Top 5: Steppin' Out
By autumn 1982, I was out of college. I'd finished my coursework that summer (thanks to a professor who passed me in my last course, even though I'd flunked both tests and didn't turn in any assignments) but wouldn't walk through graduation ceremonies until December. I'd been working full-time at KDTH in Dubuque since the spring. Over the years, KDTH was great to me. They hired me part-time in 1979 at a time when my on-air experience consisted of less than three months at my college station. They let me leave for the summer of 1980 to work a full-time gig at another station, then took me back in September. And they reconfigured their weekday schedule to make room for me as a full-timer when I finished school in the spring of '82.
I'd planned to stay in Platteville and commute to my job in Dubuque, but we had a fire in our apartment in January, so I found a place in Dubuque and commuted to Platteville instead--from a furnished one-bedroom walkup, old building, urban neighborhood. There was a grocery store and a gas station across the street, and a sub shop down the block. I wouldn't live there now, but in 1982, it was fine. And by autumn, I was feeling pretty comfortable with the life. I liked my job, I liked living alone, I liked living in a big city--compared to Platteville and growing up on the farm, anyhow. (Dubuque was, and is, gorgeous in its own way, with beautiful old houses, duplexes, and apartment buildings clinging to the Mississippi River bluffs along streets that are impossibly steep, impossibly narrow, and often both.)
That autumn is one of the last ones in my life that's vividly brought back by certain songs, and here are five of 'em:
"Blue Eyes"/Elton John. There's a quality to this song that I can't describe well except to say that reminds me of how it feels to bundle yourself against the wind while you crunch through the fallen leaves. Probably because it was the last song I heard one day before bundling myself against the wind to crunch through the fallen leaves.
"Steppin' Out"/Joe Jackson. Killer hooks aplenty--drums and bass marking a brisk beat, then the piano crashing in with those big, beautiful chords. Elec-tricity so fine, indeed.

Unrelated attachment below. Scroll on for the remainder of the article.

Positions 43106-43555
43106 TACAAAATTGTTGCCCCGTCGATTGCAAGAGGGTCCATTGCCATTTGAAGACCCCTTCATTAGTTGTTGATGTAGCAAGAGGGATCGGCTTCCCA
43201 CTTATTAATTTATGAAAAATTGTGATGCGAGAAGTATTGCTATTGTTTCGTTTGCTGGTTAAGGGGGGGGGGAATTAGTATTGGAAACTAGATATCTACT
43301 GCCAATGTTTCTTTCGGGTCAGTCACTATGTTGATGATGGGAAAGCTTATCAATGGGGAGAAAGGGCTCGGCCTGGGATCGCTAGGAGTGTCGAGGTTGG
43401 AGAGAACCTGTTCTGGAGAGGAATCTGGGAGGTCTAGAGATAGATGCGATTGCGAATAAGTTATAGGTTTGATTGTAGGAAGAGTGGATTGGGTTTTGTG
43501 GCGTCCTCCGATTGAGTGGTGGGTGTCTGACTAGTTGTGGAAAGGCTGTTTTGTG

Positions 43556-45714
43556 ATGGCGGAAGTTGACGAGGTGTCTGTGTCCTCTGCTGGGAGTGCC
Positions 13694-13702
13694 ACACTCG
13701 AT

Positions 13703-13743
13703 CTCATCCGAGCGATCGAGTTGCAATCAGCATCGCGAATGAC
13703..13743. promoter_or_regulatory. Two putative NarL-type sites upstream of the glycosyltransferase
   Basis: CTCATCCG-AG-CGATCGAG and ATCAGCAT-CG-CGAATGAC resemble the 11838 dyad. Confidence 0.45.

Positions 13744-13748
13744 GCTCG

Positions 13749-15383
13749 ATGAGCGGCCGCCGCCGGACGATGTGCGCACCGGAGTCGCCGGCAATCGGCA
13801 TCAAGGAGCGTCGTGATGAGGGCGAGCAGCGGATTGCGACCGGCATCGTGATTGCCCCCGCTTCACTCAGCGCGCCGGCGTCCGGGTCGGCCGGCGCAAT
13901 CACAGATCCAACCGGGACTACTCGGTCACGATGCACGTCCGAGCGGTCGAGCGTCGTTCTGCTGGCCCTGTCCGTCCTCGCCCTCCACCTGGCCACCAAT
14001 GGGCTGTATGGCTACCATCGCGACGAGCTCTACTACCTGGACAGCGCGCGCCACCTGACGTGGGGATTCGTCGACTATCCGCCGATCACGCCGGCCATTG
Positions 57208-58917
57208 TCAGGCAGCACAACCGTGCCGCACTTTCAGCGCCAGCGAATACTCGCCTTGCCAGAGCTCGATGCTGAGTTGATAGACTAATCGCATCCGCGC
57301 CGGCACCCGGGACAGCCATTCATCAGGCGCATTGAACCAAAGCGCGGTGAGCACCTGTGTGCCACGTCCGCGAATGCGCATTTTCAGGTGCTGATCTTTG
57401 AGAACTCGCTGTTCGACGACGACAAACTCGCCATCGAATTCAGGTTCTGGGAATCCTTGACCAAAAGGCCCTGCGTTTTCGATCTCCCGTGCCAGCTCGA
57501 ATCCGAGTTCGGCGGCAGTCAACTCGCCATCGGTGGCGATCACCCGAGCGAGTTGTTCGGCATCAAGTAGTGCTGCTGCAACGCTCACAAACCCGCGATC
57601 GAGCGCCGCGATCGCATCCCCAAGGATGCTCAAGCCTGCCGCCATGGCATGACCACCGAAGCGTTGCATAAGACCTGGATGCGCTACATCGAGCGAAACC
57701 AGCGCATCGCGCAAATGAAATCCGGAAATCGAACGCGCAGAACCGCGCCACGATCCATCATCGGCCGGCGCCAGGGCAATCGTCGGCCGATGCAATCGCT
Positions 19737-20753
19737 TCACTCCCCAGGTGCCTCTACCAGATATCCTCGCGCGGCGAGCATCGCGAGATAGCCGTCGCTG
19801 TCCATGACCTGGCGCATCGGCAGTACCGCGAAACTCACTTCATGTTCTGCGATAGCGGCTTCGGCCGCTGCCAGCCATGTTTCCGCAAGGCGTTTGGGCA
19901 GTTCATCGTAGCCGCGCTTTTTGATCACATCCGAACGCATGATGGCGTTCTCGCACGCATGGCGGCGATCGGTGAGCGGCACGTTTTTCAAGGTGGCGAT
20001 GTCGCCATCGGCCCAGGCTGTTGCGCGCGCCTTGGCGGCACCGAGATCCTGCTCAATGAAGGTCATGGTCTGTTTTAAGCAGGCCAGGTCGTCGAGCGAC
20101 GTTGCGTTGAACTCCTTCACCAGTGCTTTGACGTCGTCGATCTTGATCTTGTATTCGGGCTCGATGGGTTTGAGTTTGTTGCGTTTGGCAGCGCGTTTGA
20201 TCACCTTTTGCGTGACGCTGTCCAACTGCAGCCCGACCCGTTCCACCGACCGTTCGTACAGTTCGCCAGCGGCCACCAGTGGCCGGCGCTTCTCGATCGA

"Southern Cross"/Crosby Stills and Nash. All about trying to escape your feelings for another person by lighting out for the ends of the earth, and how well that always works. As beautiful a lyric and tune as they ever recorded.
"You Should Hear How She Talks About You"/Melissa Manchester. One way to hear this is as an uptempo example of the adult contemporary sludge that clogged the Top 40 in the early 80s--and Manchester contributed her share with records like "Don't Cry Out Loud" and "Fire in the Morning." Or you can hear it as a clever bit of adult bubblegum made to sound great on the radio--which is the way I like to take it.
"IGY (What a Beautiful World)"/Donald Fagen. We didn't know at the time that The Nightfly would be the last gasp for Steely Dan fans until the 1990s. In one of the Top 40's most unsatisfying eras, "IGY" raised the level quite a bit.
There's a cut on The Nightfly, not released as a single, that brings autumn back even better than "IGY." "Maxine" gives me that same kind of buttoned-up-against-the-cold feeling I get from "Blue Eyes"--and it's one of Fagen's best lyrics, too, about a young couple graduating from college who are eagerly anticipating sophisticated lives in the adult world: "We'll move up to Manhattan/And fill the place with friends." Dubuque's no Manhattan, but I could relate nevertheless.
("Maxine" is a WMA file again this time. Buy The Nightfly here.)